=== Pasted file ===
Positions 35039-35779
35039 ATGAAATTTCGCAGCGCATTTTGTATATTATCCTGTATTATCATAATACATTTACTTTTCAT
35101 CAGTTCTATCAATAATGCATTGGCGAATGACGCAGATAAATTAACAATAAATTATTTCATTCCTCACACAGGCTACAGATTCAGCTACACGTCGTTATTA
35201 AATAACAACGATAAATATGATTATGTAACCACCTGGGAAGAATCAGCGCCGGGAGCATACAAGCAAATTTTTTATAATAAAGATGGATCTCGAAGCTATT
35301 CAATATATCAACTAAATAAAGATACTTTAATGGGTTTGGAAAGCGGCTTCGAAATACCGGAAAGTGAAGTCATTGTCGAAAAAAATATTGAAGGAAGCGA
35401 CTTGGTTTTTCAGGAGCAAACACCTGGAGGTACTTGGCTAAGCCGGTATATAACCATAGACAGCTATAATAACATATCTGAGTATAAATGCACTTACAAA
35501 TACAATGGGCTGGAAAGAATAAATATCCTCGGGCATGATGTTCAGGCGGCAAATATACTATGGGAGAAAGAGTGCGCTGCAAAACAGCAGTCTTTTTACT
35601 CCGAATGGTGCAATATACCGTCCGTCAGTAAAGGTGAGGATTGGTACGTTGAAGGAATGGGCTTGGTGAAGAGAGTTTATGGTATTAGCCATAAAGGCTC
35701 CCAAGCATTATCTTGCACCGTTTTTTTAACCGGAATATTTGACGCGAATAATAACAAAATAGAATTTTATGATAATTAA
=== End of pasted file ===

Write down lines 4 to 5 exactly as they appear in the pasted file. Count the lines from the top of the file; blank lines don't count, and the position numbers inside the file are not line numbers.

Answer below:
35201 AATAACAACGATAAATATGATTATGTAACCACCTGGGAAGAATCAGCGCCGGGAGCATACAAGCAAATTTTTTATAATAAAGATGGATCTCGAAGCTATT
35301 CAATATATCAACTAAATAAAGATACTTTAATGGGTTTGGAAAGCGGCTTCGAAATACCGGAAAGTGAAGTCATTGTCGAAAAAAATATTGAAGGAAGCGA